Posted by Tina's Blog at 9:44 AM
Thursday, December 18, 2008
In just a week Christmas will be over. What a relief! I keep finding more reasons to make trips to Target every day. It seems that my original list of who should get gifts and what those might be has morphed into something much bigger.
A month or so ago when I asked my girls what they wanted they each had a few things to request. Some were good ideas. They didn't bring up wanting books, but maybe that is because they know they will get some anyway. I asked them if they wanted books. My oldest daughter said she did, but my middle daughter said, "No thanks," which shouldn't really be surprising. She likes books enough, but does not have the love affair with them that my oldest daughter and I do. My youngest daughter, at two, was not asked since I am not sure I could trust her answer.
So I did buy them a bunch of books, but I have decided just to wrap them all up and not put any one child's name on the packages. That way no one can complain about what book they got or all wanting the same one, since I am not buying duplicate copies of books to have at home.
My books (to be wrapped and given away to my children):
Drummer Boy by Loren Long - I have read so many good reviews, but won't let myself read it so I can have something to look forward to on Christmas Day, too.
A Very Marley Christmas by John Grogan which I reviewed earlier. We read the children's novel as a family last year.
Christmas Cookies: Bite Size Holiday Lessons by Amy Krouse Rosenthal. I loved her first book which I think makes a great gift
America: The Making of a Nation by Charlie Samuels, a nice history book for kids about our nation; another great gift book
Time for Kids Almanac 2009 - full of intriguing facts and tidbits for my trivia buff
to be purchased: Guiness Book of World Records 2009 - another great book to spend hours upon hours looking through
I wish I had an unlimited budget to buy more books for my girls. There are so many new, great books I want to read and share with them.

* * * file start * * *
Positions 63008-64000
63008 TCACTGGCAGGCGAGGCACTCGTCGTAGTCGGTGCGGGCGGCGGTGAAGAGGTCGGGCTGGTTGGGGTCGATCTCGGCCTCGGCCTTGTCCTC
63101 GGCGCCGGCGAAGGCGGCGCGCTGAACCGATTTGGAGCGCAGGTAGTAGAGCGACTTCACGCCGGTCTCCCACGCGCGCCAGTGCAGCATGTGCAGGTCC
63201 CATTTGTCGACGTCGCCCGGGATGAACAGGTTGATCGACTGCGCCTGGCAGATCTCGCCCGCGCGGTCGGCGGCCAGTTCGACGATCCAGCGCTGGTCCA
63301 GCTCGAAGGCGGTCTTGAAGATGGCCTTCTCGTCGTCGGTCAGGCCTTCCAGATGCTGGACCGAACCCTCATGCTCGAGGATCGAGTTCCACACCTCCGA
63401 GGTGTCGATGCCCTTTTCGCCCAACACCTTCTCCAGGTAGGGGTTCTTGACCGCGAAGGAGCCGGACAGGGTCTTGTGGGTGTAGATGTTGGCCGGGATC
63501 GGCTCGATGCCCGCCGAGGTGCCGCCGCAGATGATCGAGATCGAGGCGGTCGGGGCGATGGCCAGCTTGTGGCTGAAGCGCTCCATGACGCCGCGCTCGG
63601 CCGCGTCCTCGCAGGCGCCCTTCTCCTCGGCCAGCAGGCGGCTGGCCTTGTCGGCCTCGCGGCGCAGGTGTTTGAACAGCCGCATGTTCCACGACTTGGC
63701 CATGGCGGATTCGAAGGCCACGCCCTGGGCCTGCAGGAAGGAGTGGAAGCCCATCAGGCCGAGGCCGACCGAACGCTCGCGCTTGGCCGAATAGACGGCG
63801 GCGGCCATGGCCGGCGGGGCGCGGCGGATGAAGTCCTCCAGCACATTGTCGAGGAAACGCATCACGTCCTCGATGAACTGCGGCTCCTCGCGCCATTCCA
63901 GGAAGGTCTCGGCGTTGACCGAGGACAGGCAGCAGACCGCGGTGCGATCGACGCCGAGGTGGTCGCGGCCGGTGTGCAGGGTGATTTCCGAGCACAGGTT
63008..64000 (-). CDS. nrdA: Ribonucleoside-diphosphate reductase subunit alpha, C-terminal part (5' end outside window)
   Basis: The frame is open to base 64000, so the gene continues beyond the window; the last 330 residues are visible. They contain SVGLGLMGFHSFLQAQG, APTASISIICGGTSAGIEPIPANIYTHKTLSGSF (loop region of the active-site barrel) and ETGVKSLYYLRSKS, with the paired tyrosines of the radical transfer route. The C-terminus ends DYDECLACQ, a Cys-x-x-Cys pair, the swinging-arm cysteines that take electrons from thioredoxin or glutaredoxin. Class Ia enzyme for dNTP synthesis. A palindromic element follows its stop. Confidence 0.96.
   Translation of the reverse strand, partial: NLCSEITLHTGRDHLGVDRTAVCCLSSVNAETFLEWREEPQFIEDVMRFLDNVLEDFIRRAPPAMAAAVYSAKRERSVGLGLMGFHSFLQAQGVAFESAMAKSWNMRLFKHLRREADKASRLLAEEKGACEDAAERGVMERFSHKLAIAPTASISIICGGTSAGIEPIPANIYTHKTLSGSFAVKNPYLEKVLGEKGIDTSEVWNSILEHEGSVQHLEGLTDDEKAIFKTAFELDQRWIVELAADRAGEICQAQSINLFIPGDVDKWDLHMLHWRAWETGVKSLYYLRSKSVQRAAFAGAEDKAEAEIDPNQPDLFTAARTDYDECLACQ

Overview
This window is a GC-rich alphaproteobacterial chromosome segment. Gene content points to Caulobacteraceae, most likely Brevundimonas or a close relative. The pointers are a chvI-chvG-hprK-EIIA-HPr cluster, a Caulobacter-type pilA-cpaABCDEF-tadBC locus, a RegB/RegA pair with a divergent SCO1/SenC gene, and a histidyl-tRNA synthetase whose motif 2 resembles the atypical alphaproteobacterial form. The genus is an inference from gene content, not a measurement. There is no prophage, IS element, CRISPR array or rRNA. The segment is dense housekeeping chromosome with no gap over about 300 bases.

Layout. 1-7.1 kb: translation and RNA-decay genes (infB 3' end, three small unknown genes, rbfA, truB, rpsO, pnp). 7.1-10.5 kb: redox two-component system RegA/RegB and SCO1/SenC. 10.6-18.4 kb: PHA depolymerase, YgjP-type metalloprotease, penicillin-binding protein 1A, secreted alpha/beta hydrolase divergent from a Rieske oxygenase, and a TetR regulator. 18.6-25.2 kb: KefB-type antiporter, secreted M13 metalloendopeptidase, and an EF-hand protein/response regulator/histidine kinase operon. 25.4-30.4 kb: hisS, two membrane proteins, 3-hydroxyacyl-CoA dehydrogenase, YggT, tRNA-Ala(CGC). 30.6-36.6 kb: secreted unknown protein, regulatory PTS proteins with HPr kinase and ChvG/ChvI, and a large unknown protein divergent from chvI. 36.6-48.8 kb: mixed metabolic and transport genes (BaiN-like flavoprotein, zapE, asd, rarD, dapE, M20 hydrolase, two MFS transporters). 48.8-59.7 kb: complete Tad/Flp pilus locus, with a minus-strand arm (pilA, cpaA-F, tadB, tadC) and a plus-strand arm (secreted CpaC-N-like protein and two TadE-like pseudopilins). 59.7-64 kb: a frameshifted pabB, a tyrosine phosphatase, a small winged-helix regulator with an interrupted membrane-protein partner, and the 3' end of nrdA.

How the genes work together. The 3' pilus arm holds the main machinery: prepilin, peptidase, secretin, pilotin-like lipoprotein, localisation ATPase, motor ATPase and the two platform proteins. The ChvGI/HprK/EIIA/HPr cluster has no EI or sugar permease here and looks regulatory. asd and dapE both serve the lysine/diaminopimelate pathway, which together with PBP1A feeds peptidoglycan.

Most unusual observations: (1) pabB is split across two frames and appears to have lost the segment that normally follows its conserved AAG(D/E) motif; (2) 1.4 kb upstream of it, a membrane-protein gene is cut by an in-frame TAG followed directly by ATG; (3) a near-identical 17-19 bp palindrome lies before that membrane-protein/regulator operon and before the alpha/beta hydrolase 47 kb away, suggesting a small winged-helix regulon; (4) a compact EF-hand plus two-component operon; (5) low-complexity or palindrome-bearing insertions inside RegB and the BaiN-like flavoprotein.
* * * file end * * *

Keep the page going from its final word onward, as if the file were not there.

Posted by Tina's Blog at 8:40 AM
Tuesday, December 16, 2008
I have been thinking about the Newbery a lot today. Earlier this morning I read Mother Reader's post and the links she included about the Newbery. I remember being in fifth and sixth grade and looking through my teacher's bookshelf for books that had won that award. When I read them I could tell they were so well written- better than the Nancy Drew books I read or the other fluff I enjoyed. I couldn't necessarily put my finger on what made them better, but I could tell. They were the books that once finished, I couldn't find anything else to measure up to. I don't know if kids are looking at Newberys the same way anymore. I loved, loved, loved Hattie Big Sky and think it deserved an award. However, my kiddos are only in PK-5 and that book is just too much above where they are for them to enjoy it. Last year's winner hasn't even been checked out once. Every year I make it a point to show the books that won and we talk about the winners the day they are announced. The books that I love that have won the award are true examples of great writing, but it is just not the stuff that kids are picking. Even Peck's A Long Way from Chicago (another one I loved) is not getting checked out. Adults get the humor in it, but the kids don't. I still look forward to the announcement of the Newberys and Caldecotts, but I am almost expecting to be disappointed when they are announced. I guess we will just have to wait and see what happens in January.